I don't draw the straight-line connection between a testimony of the Book of Mormon and an automatic acceptance of all other truth claims of the LDS Church that some members of the Church do, especially onward in time all the way to our day. There are way too many other factors that theoretically could come into play and break such a chain of logic. I think there is a direct link to the Book of Mormon being an inspired recording of the word of God, exactly as we view the Bible in that regard (where inerrancy of the text is not required) and Joseph Smith being a prophet of God, exactly as we view Biblical prophets - but everything else doesn't have that direct correlation, imo. After all, there are prophets who recorded the word of God but didn't establish new churches. In fact, those that did were the very small minority, especially within Judeo-Christian history. Most prophets are more like our modern prophets - caretakers more than radically innovative establishers.
However, I think we miss the real power of the Book of Mormon (the reason it is the keystone of our religion) when we have people read selected verses and passages to prove doctrine and fail to ask them to approach it as it asks to be approached - even if we insert the First Vision as the new keystone of our religion. I don't see anywhere in the Book of Mormon that says, internally, in the words of the authors and abridgers, to use it as a doctrinal proof-text - especially by isolating and emphasizing specific verses and doctrines. What it asks internally - what the words themselves ask - is that the book be read in its entirety in order to open the reader's mind to the reality that God has worked with people throughout history and, therefore, will speak directly to her and manifest truth to her.
When I attended Seminary, one of our Scripture Mastery passages was Moroni 10:3-5. Now, as my children go through Seminary, the passage is only Moroni 10:4-5. I think that is a shame, since it is 10:3 that sets the stage for 10:4-5. Teaching Moroni 10:4-5 without 10:3 is an example of the proof-texting I'm addressing.
Moroni 10:4-5 reads:
"And when ye shall receive these things, I would exhort you that ye would ask God, the Eternal Father, in the name of Christ, if these things are not true; and if ye shall ask with a sincere heart, with real intent, having faith in Christ, he will manifest the truth of it unto you, by the power of the Holy Ghost. And by the power of the Holy Ghost ye may know the truth of all things."
That is Moroni's invitation (not a "challenge", which is another personal soapbox) - the "doctrine" of prayer and personal revelation, if you will. It's fine to use that text to teach that doctrine. However, leaving out Moroni 10:3 eliminates entirely a key part of the actual method Moroni is trying to encourage readers to use to go beyond proving doctrine and encounter really deep, meaningful understanding of and communication with God.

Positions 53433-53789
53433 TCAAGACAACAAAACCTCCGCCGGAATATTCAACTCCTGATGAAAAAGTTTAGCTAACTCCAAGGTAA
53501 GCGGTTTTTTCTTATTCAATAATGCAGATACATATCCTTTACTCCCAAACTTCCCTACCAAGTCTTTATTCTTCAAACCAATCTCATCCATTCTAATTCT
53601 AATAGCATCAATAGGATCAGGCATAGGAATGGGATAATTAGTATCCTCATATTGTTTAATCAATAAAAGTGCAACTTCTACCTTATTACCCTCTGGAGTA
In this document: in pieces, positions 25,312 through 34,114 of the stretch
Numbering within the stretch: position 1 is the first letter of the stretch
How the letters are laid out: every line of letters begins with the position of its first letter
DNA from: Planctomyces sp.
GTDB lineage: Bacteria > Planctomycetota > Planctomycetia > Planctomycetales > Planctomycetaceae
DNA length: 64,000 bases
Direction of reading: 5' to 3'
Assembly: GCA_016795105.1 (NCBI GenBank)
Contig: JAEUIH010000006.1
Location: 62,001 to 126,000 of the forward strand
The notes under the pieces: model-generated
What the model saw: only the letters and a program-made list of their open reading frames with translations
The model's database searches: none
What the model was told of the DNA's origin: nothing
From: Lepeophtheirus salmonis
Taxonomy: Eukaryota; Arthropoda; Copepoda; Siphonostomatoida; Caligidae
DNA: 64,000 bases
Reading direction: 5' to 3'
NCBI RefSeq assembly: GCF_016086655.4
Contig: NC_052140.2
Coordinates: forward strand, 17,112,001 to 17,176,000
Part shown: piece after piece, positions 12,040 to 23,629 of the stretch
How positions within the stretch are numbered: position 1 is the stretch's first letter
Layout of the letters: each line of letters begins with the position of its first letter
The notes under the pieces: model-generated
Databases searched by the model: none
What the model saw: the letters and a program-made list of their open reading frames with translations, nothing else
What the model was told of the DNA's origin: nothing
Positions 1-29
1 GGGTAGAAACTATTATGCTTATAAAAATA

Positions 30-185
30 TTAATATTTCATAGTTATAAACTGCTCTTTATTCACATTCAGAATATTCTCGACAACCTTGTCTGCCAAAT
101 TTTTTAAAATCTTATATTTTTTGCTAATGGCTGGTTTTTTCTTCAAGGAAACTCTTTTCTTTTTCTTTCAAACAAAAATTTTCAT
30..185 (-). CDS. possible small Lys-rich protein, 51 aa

Moroni 10:3 reads:
"Behold, I would exhort you that when ye shall read these things, if it be wisdom in God that ye should read them, that ye would remember how merciful the Lord hath been unto the children of men, from the creation of Adam even down until the time that ye shall receive these things, and ponder it in your hearts."
The proof-text approach "challenges" someone to pray about the Book of Mormon - or, in many cases, to pray about some specific passages from the Book of Mormon - or, in many cases, to pray about everything else the missionaries are teaching. It becomes a very generic:
"Pray about what we are teaching you, including the parts of this book we're quoting as we teach these things".
**That's not what Moroni's actual words exhort people to do.**
Moroni says, "when you shall read these things" - which can be while reading or upon finishing reading the multiple records he and his father abridged into one volume, not a few proof-text passages. Furthermore, 10:3 includes the following prior to 10:4 even asking people to pray:
1) Remember the Lord's mercy throughout time (described for those of Israelite descent explicitly throughout the Book of Mormon and the Bible but, interestingly, also applicable to a Buddhist in Japan or a Muslim in Iraq with regard to their own understanding of God's mercy to their own ancestors);
2) Ponder that mercy.
Moroni 10:3 does NOT say to ponder "these things" (doctrines) in "your mind" (by thinking about them). It says to ponder "it" (God's mercy) in "your heart" (by feeling that mercy settle inside you).
A reader of the Book of Mormon can't have the experience Moroni is urging if the Book of Mormon isn't used as he's urging it to be used. That reader might gain a converting testimony, but it won't be what Moroni is exhorting her to experience in her heart. That is important to me.
A testimony of the First Vision can't provide the experience Moroni is exhorting people to have, either. It is wonderful and a necessary part of the Restoration, but it is fundamentally different than the Book of Mormon.